Press Release

New NASA satellite’s data shows solar flares 20 million degrees hotter than expected

By SpaceRef Editor
June 19, 2003
Filed under , ,

COLUMBIA, MD. (June 19, 2003) — For scientists who study solar flares, the
hottest spots in the solar system just got substantially hotter.

The hottest spots in solar flares reach temperatures as much as 20 million
degrees Fahrenheit hotter than solar physicists had previously believed,
topping out at more than 80 million degrees Fahrenheit. And from about 5
million degrees just before a flare, in less than a minute temperatures in
the sun’s atmosphere can warm by more than 75 million degrees.

Using data gathered by NASA’s Reuven Ramaty High Energy Solar Spectroscopic
Imager (RHESSI), scientists from The University of Alabama in Huntsville
(UAH), the University of Glasgow and the University of California at
Berkeley were able to isolate and measure sources of the most powerful
X-rays emitted by a solar flare on July 23, 2002.

“Previously the best we could do was look at an average temperature for the
entire flare,” said Dr. Gordon Emslie, who is scheduled to present the
findings today at a meeting of the American Astronomical Society’s Solar
Physics Division in Columbia, MD. “With RHESSI we get an incredible amount
of data. One of the things we can do with that is look at the hottest point
sources within a flare.

“We have been able to take a picture of the hot spot and the data from that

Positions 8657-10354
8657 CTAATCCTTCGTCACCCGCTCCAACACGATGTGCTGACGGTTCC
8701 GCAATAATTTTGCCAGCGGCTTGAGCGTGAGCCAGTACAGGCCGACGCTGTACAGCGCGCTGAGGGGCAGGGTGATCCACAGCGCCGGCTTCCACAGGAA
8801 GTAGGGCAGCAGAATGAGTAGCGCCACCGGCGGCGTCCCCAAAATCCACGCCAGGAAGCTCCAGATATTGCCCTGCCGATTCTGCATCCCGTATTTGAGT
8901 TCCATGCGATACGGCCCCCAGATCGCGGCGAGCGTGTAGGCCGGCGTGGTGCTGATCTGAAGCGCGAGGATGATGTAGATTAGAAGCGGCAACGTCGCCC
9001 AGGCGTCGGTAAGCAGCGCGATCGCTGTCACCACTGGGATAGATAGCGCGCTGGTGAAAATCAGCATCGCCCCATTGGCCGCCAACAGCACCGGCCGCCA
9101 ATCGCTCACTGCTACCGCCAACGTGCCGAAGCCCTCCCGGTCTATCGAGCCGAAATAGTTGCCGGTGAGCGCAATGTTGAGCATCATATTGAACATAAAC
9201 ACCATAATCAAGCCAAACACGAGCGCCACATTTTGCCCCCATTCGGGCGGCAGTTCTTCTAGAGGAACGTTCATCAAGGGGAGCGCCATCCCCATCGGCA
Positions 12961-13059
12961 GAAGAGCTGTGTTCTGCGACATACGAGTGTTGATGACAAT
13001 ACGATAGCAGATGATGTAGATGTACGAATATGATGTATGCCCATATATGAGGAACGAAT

‘ups the ante’ considerably.”

RHESSI images of the flare show a bright “blob” suspended 7,000 miles above
the sun. Below it are three hot spots on the solar surface.

“This suspended blob is extremely hot,” said Emslie, a physics professor at
UAH. “That’s where the temperature hit 45 million Kelvin — about
80,000,000 degrees Fahrenheit, give or take a million. We think the other
three bright spots are where electrons from that hot blob are being slammed
into the surface. And when they hit they release energy in the form of
X rays.”

These findings will force Emslie and other solar physics theorists to
re-examine the theories they have developed to explain the most massive
explosions in the solar system.

“Now we have to stop talking about 30 million Kelvin and start thinking
about 40 or 45 million Kelvin,” he said. “That represents a bigger
concentration of energy, which has to be explained in our theories and our

The power released by a large solar flare – such as the one on June 23,
2002 – would be measured in the billions of trillions of kilowatts. If
certain types of flares erupt on the side of the sun facing Earth, waves of
electromagnetic energy can disrupt telecommunications, black out power
systems, and play havoc with satellites. It might even endanger astronauts
working outside a space shuttle or space station.

Solar activity has caused power outages in Canada, and blurred TV and
telephone signals bounced off satellites. Magnetic storms cause power
outages when waves of electromagnetic particles from the sun hit power lines
and electrical transformers. Just as electrical power is generated on the
sun by the interaction of magnetic fields, electromagnetic fields from the
sun induce electrical current in transformers and power lines on Earth.
Those extra surges of power can trip circuit breakers and shut down power

“If we’re ever going to be able to predict these things, we have to
understand them better,” said Emslie. “And RHESSI is helping us do that.”

SpaceRef staff editor.